Less than six months ago, I reviewed Subsurface Circular for GameSpace. It moved me, provoking thoughts about the value of life, where and when it begins, and what it means to be human. To my surprise (and everyone else’s), Mike Bithell has done it again: provided a wonderful thought experiment that cause you and I to ask questions about the value of humanity and the lengths one might go to in order to save it. This is our review for Quarantine Circular.
While Subsurface Circular took place on an underground robot (or Tek) transportation system by the same name, Quarantine Circular drops hints of its connection to Subsurface Circular and , this time, it takes place on a boat. No, it is not on a round boat, but the “circular” name still fits. I’ll explain a little later.
Quarantine Circular begins in a conversation between an engineer, Marc Pérez and his on suit AI regarding the job he is about to do: to establish an AI-translated communications connection with an unknown entity given the name Gabriel. Gabriel is… not from around these parts. Gabriel is an alien in every sense of the word. And this is where the complexity and urgency of Quarantine Circular’s story start to unfold.
Not only has the world made contact with an intelligent being from another world, there is also a global outbreak of an incurable disease that is ravaging humanity at an alarming rate. No treatment can stop it and this boat seems to be on a mission to research it and, at best, keep it quarantined. But there are still swirling questions about this visitor, the timing of its arrival, and what level of threat it represents. For now, Gabriel is quarantined in the circular helipad on the deck of this vessel. How is all of that for a problem?
Unlike Subsurface Circular, instead of taking on the role of one singular character, you will play out an anthology of interactions between the characters. Aside from Pérez and Gabriel, there is a security officer, a PhD student, a leading expert on epidemiology, and a fleet Admiral. Each play their own part in how the story unfolds and each bring a different set of questions and approaches to the conversations.
Thematically, Quarantine Circular deals with questions of preparation, sacrifice, and interventionism. I don’t want to spoil too much of this in details because it truly is something that you should experience for yourself, but I will share this: Quarantine Circular does a fantastic job of layering its themes. The name itself implies a circle of confinement. In Gabriel’s case, it is confinement to the helipad. In the case of the outbreak, regions are being confined. Even the earth itself (a circular shape) is a quarantine of sorts for humanity.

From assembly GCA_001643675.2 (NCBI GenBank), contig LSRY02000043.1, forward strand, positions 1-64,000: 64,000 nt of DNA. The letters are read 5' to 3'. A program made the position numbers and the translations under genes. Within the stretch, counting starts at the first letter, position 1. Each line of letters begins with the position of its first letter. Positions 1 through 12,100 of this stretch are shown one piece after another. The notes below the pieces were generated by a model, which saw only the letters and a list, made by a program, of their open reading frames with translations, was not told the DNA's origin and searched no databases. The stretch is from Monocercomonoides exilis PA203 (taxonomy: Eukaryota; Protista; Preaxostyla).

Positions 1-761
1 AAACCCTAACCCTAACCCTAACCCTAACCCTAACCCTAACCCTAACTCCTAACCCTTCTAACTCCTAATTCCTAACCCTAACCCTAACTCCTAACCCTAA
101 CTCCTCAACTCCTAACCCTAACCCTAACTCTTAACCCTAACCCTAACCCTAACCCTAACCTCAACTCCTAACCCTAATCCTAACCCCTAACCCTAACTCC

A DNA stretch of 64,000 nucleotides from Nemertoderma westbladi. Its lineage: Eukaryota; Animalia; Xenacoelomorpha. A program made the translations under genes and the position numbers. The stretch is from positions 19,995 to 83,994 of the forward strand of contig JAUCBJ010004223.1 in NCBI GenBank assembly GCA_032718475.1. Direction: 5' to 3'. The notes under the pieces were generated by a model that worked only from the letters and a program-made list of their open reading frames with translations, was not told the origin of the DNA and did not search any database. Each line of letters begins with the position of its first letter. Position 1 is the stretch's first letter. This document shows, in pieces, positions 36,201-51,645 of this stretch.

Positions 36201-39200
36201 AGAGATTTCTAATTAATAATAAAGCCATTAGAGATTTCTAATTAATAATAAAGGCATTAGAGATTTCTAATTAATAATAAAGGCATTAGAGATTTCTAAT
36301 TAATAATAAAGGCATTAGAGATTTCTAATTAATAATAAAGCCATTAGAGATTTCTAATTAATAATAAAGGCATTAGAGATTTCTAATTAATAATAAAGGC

The one area that I would be slightly critical with Quarantine Circular is this: it gets a little heavy handed with its message about the overuse of antibiotics. Several conversations take place involving this point and most of them end up at the same point: humanity over used them, disease evolves, humanity is screwed because they got lazy. It is a provocative point, but it feels a little belabored in its presentation.
Since I talked about this a bit with Subsurface Circular, I suppose it is only fair that I leave you with some pastoral thoughts on Quarantine Circular, too. This is one area where I will edge ever so slightly into spoiler territory. You have been warned… on both fronts.
One of the major questions that Quarantine Circular poses is this: Is humanity worth saving or is it better to wipe the slate clean and start over again? This is one of the major questions that Christianity seeks to answer and is a theme that stretches across the whole of biblical literature. If the answer is the latter, a new plague (such as the one in Quarantine Circular) is in order; cull the weak and let the strong survive. However, if is worth saving, it would take a series of calculated risks to do so… and these are risks that often involve sacrifice.
It is of no coincidence that Quarantine Circular’s visitor from another world is named after the biblical messenger from God by the same name. His messages were always to illuminate understand and to bring life-altering news. Yet, his reception was often one of fear. He was always the one to bring the news, not bring the news to pass. That was for another. One who would see a helpless humanity and, with boundless compassion, give of Himself for our gain, suggesting that we are, indeed, worth saving. That sounds like good news to me.